Solar power enthusiasts understand that solar doesn’t just lower their electric bill – it changes the world. The recent Wildfires in Australia have helped reinforce that point. Record heat and dry conditions in 2019 turned the country’s forests and grasslands into vast swaths of combustible fuel. On December 17, the country recorded its record-hottest day – 107.4 F – beating the previous record set just 24 hours before.
By then, Australia’s fires already were raging. What would have already been a hot, dry summer for Australia (summer begins in December in the Southern Hemisphere) was made much worse by climate change. Australia’s most recent State of the Climate report showed the country has warmed by just over 1.8 degrees Fahrenheit since 1910, with most of the warming happening since 1950. That means everything is hotter and dryer.
The challenges around the climate crisis are not specific to Australia. According to a new Pew Research Center survey, roughly six-in-ten U.S. adults (62%) say climate change is currently affecting their local community either a great deal or some.
The biggest culprit driving this climate crisis is the burning of fossil fuels for energy. These polluting energy sources dump added greenhouse gases, especially carbon dioxide, into the atmosphere. That, in turn, traps more and more heat radiating from Earth toward space.
About one-third of U.S. carbon emissions result from burning fossil fuels for electricity to power homes and buildings. Solar energy is perhaps one of the most obvious answers to reducing this pollution and easing this greenhouse effect.
According to SEIA, about 1.3 billion trees store as much carbon saved by the U.S. solar industry, and that number is set to grow as the solar industry expands. The third quarter of 2019 was the largest year ever for residential solar installations, and total installed U.S. photovoltaic (PV) solar capacity is expected to more than double over the next five years. As a leader in the solar industry with the most efficient panels on the market,1 SunPower will play a major role in that growth.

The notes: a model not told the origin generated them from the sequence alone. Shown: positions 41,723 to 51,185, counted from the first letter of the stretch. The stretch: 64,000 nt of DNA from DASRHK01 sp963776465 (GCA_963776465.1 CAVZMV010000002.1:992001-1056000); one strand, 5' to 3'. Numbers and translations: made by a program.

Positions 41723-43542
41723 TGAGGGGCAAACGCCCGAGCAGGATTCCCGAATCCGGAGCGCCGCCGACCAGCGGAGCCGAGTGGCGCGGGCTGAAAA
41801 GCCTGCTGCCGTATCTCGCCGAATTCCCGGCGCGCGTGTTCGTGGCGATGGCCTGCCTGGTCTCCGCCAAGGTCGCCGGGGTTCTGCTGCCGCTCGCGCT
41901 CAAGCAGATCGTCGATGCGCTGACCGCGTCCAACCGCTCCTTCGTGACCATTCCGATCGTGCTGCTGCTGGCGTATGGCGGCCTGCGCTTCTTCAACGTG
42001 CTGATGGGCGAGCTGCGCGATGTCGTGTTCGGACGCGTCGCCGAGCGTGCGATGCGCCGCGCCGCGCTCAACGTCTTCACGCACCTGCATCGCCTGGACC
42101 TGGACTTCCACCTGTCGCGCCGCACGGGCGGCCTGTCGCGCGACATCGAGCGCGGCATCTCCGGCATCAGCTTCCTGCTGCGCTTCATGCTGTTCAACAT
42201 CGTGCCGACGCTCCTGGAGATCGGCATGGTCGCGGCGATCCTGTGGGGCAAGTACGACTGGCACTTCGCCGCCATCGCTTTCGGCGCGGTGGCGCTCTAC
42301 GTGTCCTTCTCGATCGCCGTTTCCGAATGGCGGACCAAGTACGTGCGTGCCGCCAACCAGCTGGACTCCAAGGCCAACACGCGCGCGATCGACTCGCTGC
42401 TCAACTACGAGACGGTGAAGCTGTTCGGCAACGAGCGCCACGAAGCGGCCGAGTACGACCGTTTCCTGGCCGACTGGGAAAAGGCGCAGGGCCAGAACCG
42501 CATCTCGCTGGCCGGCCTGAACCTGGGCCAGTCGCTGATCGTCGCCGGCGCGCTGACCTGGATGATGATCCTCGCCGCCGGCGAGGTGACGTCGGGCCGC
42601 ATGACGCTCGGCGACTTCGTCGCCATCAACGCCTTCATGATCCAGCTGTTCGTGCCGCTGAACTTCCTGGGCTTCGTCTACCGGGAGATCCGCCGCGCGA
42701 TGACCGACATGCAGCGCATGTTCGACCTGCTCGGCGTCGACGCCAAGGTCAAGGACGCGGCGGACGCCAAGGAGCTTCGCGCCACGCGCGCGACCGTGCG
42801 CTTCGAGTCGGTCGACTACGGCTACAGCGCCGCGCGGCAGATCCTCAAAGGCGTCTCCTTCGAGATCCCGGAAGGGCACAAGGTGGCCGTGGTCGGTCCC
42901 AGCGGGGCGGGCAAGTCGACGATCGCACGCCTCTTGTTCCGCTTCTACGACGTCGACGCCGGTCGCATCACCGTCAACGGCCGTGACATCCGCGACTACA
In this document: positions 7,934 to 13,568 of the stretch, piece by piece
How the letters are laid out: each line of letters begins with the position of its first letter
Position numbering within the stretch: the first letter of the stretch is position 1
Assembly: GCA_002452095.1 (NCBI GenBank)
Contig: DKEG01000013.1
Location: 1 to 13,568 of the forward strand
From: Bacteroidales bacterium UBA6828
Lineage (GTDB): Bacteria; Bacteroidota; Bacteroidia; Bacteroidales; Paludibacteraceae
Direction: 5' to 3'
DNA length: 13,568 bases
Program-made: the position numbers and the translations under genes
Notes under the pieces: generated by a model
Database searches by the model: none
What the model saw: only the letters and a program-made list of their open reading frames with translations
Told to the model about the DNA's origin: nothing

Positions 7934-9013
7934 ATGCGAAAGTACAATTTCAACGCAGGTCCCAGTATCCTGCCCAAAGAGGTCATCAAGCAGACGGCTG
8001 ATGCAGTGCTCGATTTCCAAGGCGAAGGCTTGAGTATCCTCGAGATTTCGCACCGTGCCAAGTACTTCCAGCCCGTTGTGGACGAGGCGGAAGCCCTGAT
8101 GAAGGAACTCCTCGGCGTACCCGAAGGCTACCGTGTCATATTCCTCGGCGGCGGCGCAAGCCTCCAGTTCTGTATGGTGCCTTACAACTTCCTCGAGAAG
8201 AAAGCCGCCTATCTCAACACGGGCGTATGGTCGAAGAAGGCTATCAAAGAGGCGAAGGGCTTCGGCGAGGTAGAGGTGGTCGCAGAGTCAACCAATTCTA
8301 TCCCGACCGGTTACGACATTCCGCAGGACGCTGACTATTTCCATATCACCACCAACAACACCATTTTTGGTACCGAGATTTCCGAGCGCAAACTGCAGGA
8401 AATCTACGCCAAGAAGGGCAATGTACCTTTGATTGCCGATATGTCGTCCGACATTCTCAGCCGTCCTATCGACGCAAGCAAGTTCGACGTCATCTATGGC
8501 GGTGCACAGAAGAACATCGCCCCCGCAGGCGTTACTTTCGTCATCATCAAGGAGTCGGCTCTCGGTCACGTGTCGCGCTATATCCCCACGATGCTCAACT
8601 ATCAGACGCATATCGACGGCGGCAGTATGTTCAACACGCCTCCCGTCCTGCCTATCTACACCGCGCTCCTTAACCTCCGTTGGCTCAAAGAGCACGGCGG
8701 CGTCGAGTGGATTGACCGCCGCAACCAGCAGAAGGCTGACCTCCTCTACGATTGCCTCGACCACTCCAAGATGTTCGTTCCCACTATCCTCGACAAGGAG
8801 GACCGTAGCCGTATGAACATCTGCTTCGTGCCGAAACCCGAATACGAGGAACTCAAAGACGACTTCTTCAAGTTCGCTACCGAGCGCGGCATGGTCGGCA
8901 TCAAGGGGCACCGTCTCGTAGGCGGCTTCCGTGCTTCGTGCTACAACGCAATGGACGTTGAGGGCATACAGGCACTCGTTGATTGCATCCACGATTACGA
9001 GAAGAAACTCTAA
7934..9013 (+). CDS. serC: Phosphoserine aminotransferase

But slowing the earth’s dangerous warming trend will require people to use all types of renewable energy, not just solar. In many places, renewables like wind or wave energy seem exotic to people, and yet they are just as much a part of the landscape as fossil fuels. Texas, for example, is long known for sprawling oil fields. But the Lone Star State already leads the country in the use of wind energy, it’s sixth in solar power production, and it has huge reserves of geothermal energy that are just beginning to be tapped.
While many states have created incentive programs to encourage the use of renewable energy, the U.S. government has actually hindered their adoption in recent years. In 2018, it adopted a 30 percent tariff on PV solar panels that cost the solar industry an estimated 62,000 jobs and nearly $19 million in new private sector investment in 2018. More importantly, the tariffs reduced use of solar panels has increased greenhouse gases equal to about 5.5 million cars.
Even so, solar panel prices have actually dropped since the tariffs began, meaning that it’s cheaper to use solar than ever before. New electricity generating capacity in the U.S. is expected to come mostly from wind and solar in 2020, and renewables are projected to be the fastest-growing source of electricity in the U.S. over the next two years.
The bottom line is that people want the ability to power their homes and get around without stoking disasters like the brush fires burning through Australia. Sunlight is an eternal, nonpolluting source of energy, and SunPower has almost 35 years of experience helping customers harness it to reduce their carbon footprint and help save money on their electric bill. Visit sunpower.com or call 1-800-SunPower to find out more.
1 Based on datasheet review of websites of top 20 manufacturers per IHS, as of May 2019.